E-waste refers to electronic devices that individuals and businesses have but no longer use. This is a growing problem that doesn’t just destroy the environment; it also puts business security at risk. Properly recycling e-waste is the only way to keep your company’s sensitive data safe.
From employee social security numbers to customer bank accounts, information can be stolen from your old, unsecured devices by cybercriminals. If you care about your staff, clients, and professional reputation, learn how e-waste affects your company’s security and take proactive measures to keep everyone safe.
Have you ever participated in a social media trend that asked you to share information like, “leave the make and model of your first car in the comments”? If so, you’ve made it easy for cyber thieves to hack into your disposed devices. Additionally, a quick scroll through Facebook will give them all they need to decipher your passwords.
Make sure you set strong passwords on all of your business devices. Even if you wipe your hard drives before disposal, create a passcode with random letters, numbers, and symbols that are impossible to guess.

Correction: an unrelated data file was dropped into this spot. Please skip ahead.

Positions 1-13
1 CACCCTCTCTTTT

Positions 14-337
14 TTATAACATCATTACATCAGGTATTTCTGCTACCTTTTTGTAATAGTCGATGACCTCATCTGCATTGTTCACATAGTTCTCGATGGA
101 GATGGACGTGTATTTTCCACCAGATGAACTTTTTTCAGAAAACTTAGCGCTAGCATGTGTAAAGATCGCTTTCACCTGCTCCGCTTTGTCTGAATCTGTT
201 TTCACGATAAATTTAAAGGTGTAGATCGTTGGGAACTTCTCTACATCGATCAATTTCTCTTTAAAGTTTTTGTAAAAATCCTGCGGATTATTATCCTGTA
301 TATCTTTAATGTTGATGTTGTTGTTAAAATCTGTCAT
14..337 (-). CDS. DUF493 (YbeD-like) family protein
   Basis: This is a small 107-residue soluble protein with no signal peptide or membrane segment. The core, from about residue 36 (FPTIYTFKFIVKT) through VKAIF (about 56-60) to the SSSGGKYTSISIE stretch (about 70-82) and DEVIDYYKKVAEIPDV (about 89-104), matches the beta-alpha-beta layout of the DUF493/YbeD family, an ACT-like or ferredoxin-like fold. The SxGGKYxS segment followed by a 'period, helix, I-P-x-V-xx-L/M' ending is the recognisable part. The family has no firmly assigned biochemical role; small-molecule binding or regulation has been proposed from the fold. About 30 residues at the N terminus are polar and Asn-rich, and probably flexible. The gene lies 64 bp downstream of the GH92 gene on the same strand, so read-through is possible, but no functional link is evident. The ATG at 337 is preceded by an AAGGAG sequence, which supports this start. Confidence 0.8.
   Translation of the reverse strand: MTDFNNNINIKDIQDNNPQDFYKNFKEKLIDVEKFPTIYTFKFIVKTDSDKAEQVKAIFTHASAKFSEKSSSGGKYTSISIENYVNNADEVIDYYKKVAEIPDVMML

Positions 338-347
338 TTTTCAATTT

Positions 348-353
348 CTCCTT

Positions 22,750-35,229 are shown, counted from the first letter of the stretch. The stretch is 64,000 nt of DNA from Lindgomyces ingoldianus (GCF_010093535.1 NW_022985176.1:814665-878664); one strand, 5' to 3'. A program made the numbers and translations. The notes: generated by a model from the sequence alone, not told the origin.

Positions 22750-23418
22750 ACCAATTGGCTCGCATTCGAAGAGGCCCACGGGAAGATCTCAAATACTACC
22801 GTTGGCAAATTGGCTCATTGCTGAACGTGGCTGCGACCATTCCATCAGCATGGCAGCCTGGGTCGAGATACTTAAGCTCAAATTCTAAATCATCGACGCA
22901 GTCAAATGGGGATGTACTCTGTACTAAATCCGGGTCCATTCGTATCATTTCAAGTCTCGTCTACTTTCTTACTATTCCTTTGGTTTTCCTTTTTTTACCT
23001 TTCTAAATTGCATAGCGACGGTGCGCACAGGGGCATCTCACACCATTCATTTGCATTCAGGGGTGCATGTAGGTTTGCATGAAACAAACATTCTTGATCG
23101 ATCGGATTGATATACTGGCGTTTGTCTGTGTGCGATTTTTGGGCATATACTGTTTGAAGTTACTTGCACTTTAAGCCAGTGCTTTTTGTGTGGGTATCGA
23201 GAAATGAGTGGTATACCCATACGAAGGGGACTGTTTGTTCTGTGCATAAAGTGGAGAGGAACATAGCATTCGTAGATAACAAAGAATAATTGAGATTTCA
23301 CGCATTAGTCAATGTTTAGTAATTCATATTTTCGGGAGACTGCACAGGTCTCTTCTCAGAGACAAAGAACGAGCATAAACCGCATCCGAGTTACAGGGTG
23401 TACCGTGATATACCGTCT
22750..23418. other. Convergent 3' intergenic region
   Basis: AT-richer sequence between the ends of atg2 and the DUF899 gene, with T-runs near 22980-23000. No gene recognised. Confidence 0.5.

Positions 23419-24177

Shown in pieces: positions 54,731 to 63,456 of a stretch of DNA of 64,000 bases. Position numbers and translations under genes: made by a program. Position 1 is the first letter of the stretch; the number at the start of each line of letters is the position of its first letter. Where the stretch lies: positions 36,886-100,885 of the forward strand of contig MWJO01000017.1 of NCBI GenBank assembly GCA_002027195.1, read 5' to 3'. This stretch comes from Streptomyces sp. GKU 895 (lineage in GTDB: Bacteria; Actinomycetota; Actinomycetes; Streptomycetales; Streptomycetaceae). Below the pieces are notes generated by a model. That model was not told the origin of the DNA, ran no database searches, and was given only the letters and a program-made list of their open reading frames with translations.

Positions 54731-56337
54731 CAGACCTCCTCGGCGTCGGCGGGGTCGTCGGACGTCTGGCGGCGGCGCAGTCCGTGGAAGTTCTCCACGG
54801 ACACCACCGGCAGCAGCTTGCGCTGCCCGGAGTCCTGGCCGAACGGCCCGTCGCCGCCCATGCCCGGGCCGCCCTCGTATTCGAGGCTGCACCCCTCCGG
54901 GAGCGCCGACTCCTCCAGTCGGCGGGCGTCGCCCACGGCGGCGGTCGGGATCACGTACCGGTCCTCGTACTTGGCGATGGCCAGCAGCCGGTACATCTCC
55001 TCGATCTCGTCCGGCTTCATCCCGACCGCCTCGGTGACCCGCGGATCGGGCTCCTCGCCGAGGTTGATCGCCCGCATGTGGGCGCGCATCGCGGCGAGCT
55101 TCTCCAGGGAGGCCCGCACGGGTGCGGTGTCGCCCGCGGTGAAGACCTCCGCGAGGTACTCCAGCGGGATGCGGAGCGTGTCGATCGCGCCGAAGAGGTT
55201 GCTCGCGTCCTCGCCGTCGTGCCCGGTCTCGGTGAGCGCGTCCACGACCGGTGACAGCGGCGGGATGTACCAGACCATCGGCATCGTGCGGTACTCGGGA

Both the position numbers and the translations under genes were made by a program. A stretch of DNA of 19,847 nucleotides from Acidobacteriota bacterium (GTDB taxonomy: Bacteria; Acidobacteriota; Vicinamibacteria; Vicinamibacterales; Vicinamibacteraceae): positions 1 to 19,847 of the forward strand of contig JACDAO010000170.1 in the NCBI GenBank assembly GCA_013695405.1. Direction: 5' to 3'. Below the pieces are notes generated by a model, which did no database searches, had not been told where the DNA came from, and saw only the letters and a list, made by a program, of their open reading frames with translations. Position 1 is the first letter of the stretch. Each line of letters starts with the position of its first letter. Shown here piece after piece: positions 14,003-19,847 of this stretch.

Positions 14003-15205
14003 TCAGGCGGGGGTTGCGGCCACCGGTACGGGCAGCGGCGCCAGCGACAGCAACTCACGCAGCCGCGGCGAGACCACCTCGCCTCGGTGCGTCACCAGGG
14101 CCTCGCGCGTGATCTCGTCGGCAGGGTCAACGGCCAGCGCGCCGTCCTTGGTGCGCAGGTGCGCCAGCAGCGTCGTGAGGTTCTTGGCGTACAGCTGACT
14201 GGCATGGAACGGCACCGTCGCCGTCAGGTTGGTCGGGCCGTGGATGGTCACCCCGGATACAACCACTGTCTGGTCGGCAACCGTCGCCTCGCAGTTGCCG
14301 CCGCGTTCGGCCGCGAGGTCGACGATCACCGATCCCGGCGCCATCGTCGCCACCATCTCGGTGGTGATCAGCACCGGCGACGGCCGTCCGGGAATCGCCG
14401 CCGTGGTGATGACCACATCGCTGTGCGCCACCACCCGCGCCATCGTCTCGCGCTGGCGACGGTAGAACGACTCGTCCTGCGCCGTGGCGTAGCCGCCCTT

Once hackers uncover your passcodes, they have free reign over all of your company’s private data. Tax records will have your employees’ full names, addresses, and social security numbers—this information is all they need to steal your staff members’ identities.
Before tossing your business’s old computers, eliminate these kinds of files. You can’t just delete them, as cybercriminals know how to uncover documents. Instead, invest in data security measures like overwriting or encryption to make files unrecognizable.
E-waste affects your company’s security by leaving you vulnerable to data breaches. Hackers can find your clients’ bank account credentials and credit card numbers if you keep them on file. They may also steal identity-confirming information that makes it easier for criminals to get into customers’ personal accounts.
Data breaches will ruin your professional reputation. Future clients will be hesitant to trust you with their personal information. This kind of crime is difficult to bounce back from, even if you weren’t the perpetrator.
Overall, e-waste compromises everyone’s privacy if you don’t take the right protective measures. If you or your staff keep personal photos and memories on work computers, those files are vulnerable to cyberattacks, too. Hackers can find ways to weaponize seemingly harmless things, like vacation photos and information about your child’s school.
If you’re upgrading your business’s technology, include secure e-waste recycling in your plan. This way, you can enjoy updated, efficient devices without worrying about compromising security.